“Bobby told me, ‘I’m going to sell records anyway,’ recalled Riley. “When I saw them together, they were affectionate beyond measure in the studio. They convinced me. I told him I would stand up at his wedding. They were really in love. In the beginning, their life was amazing.”
In 1992, Riley produced and co-wrote their up-tempo duet “Something In Common.” Whitney and Bobby changed their lyrics to suit their relationship. She encouraged Bobby to release the song as a single and was eager for them to do a music video together. Bobbi Kristina made a cameo at the end of the video with Whitney bottle-feeding her as Bobby plants a kiss on their infant daughter’s forehand.
“At some point, when they were single, they were a bad boy and bad girl,” said Riley. “They realized they had something in common. Whitney was a diva and a strong-minded woman who didn’t take no mess. If you didn’t have your (shit) together, she would tell you to get out of her face. She would tell you in a minute. She looked for real people. I (overheard) them talk about certain things. Things they’ve been through and how they felt it was time to settle down and give their lives to each other.”
But even the seemingly strongest of relationships have not gone the distance managed by Whitney and Bobby. During a 2009 interview with Oprah, Whitney revealed her alleged abuse at the hand of her husband and the alleged jealousy Bobby felt as his skyrocketing career slowed to a standstill while she continued to make music at a dizzying pace.
“I felt they could have kept their relationship private,” said Riley. “With all family, things can be fixed in your home. (But) the people around you are trying to earn dollar, so they put out your laundry.”
It should come as no surprise that many are blaming Bobby for her addiction. The truth is that Whitney started using drugs long before he entered her life. By her own admission, during the 2009 Oprah interview, Whitney said her drug use became “heavy” after filming 1992’s The Bodyguard. Others are even going so far as to hold Bobby, now clean and sober, responsible for her death.
“Bobby ain’t do no shit! “They weren’t even together anymore.”
Drugs weren’t the only source of the couple’s strife. According to some, Whitney’s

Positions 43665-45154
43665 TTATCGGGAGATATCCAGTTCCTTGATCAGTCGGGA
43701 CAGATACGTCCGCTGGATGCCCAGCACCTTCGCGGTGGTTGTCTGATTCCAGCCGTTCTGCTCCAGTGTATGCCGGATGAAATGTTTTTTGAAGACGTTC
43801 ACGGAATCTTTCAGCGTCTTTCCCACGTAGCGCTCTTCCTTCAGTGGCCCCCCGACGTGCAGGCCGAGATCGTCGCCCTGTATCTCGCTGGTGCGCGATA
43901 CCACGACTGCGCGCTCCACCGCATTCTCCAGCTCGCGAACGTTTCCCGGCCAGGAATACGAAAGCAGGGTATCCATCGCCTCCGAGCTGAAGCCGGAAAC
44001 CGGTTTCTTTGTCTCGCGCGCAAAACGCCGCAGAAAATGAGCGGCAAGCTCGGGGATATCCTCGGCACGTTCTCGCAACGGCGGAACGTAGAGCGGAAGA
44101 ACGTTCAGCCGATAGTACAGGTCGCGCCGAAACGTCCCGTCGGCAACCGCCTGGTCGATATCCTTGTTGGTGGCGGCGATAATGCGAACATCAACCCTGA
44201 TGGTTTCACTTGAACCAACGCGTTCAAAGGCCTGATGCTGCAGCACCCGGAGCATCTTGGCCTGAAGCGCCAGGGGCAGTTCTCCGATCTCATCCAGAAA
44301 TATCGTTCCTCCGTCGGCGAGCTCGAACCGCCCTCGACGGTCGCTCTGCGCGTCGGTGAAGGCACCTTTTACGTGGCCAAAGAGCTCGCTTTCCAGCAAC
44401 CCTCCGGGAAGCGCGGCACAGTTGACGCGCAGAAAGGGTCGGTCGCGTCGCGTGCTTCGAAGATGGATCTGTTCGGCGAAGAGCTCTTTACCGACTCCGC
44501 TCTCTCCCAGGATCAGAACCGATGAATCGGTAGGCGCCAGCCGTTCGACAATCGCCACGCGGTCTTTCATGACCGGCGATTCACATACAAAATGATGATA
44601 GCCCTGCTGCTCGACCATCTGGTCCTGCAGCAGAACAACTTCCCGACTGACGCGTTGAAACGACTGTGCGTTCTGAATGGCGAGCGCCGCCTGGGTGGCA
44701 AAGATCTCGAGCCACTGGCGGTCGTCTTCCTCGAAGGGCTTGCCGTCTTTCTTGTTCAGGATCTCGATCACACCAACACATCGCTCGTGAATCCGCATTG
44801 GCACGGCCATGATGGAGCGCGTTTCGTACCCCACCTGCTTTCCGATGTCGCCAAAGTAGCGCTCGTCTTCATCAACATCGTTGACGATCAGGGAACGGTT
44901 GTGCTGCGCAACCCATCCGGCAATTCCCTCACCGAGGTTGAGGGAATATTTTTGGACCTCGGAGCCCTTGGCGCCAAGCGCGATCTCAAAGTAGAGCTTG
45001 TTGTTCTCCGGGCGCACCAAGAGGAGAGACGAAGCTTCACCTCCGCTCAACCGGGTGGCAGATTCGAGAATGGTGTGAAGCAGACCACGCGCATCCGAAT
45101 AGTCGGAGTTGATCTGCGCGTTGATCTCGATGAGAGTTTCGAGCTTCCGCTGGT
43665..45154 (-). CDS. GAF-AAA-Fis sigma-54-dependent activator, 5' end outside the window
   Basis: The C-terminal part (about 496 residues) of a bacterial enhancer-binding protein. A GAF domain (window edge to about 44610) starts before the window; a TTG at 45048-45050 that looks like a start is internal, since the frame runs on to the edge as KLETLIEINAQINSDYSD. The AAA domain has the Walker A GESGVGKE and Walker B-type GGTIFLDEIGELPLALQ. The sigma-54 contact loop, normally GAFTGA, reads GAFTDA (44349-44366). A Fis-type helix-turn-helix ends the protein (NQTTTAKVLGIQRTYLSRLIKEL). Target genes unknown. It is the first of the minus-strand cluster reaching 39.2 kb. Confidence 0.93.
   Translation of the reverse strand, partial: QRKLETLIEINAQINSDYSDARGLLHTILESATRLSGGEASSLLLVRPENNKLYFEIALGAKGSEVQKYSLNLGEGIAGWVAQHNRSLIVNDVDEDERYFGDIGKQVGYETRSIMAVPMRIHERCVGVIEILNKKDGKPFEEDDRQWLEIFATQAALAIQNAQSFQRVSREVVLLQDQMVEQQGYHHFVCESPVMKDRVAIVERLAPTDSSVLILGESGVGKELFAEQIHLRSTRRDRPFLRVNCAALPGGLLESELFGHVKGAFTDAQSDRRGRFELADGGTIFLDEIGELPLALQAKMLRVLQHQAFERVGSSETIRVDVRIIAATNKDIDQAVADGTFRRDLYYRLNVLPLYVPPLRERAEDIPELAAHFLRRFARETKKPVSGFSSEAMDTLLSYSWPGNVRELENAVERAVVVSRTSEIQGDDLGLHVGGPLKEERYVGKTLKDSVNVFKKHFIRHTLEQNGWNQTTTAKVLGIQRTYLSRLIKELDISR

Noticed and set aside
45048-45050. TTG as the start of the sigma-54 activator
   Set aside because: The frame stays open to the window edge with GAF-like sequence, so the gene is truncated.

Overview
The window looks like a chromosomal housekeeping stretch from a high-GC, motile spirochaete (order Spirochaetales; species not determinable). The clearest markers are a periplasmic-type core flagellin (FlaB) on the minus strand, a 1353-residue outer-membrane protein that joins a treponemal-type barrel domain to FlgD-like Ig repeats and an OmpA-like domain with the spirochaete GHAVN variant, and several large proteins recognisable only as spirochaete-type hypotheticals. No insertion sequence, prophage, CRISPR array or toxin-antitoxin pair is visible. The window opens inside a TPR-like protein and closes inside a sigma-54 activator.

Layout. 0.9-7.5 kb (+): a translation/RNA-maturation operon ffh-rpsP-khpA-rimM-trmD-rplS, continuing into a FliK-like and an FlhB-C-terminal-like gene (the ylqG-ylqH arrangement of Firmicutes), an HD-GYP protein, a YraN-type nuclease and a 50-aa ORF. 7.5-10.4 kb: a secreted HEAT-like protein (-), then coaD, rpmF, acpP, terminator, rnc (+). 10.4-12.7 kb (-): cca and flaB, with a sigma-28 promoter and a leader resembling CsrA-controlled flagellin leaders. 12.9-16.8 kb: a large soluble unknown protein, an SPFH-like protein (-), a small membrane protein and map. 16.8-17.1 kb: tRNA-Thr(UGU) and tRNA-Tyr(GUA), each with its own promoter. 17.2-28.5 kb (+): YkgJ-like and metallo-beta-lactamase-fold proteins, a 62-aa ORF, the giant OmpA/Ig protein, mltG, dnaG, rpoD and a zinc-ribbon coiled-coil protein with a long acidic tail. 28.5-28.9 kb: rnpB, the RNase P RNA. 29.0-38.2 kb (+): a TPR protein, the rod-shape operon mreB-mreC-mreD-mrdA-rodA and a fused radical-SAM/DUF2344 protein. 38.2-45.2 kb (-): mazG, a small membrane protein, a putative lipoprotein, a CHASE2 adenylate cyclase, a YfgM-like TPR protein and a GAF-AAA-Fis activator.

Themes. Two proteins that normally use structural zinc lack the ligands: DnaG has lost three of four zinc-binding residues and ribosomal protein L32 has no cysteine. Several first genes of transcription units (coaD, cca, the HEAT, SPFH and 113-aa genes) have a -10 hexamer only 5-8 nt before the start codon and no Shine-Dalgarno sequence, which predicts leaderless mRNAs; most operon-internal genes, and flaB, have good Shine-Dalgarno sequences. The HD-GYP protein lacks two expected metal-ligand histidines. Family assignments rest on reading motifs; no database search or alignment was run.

“secrets” played a major role. Allegations of her bisexuality were gaining momentum by the late ‘80s. Details of the secret life she reportedly shared for numerous years with longtime friend Robyn Crawford, a former All-State basketball star (and at one time Whitney’s executive assistant) who served as the maid of honour at her wedding, had started to surface.
“She got talked about so bad. Is that kind? If the tabloids didn’t talk about her as bad, maybe she’d still be here,” said Cherrelle. “ Maybe she wouldn’t have tried to escape with a pill or a drug. At the end of the day, did you help her or did you talk about her? Those that did (talk about her) make sure you understand the blood is on (your) hands, too.”
In the entertainment industry, where bisexuality is more commonplace than most are willing to admit, could it have been that the pressure on Whitney to live a lie was greater than the desire to walk in her own truth?
In Brown’s 2008 autobiography, Bobby Brown: The Truth, the Whole Truth and Nothing But…, he said their marriage was “doomed from the very beginning.” He stated, “I think we got married for all the wrong reasons. Now, I realize Whitney had a different agenda than I did when we got married…I believe her agenda was to clean up her image, while mine was to be loved and have children.”
They certainly had their share of ups and downs. Some thought the duo would ride it out for the long haul.
“Sometimes things don’t work out well as we plan. Life goes on,” said Cherrelle. “She divorced the marriage, but she never divorced him as a friend. She was a Bible girl. She went by the word. Before she would ever have been an adulteress or disloyal and make a mockery out of something. (She felt that divorce) was the right thing to do. Did they still have the greatest love for each other? Yes. My words to her were always, ‘Y’all gonna be back together.”
Early last year Bobby lost his beloved mother, Carole Brown. Whitney attended the funeral and sang at the service. “Once a Brown, always a Brown,” she would often say.
Life is strange. Just as he met the woman who would later become his life surrounded by his New Edition brotherhood, Bobby, now reunited with the group, learned of Whitney’s death shortly before one of their performances in Mississippi on February 11.
Overcome with emotion several times during the concert, he broke down into tears and had to stop singing to compose himself. At one point the grief-stricken Bobby looked above, and said, “I love you, Whitney.”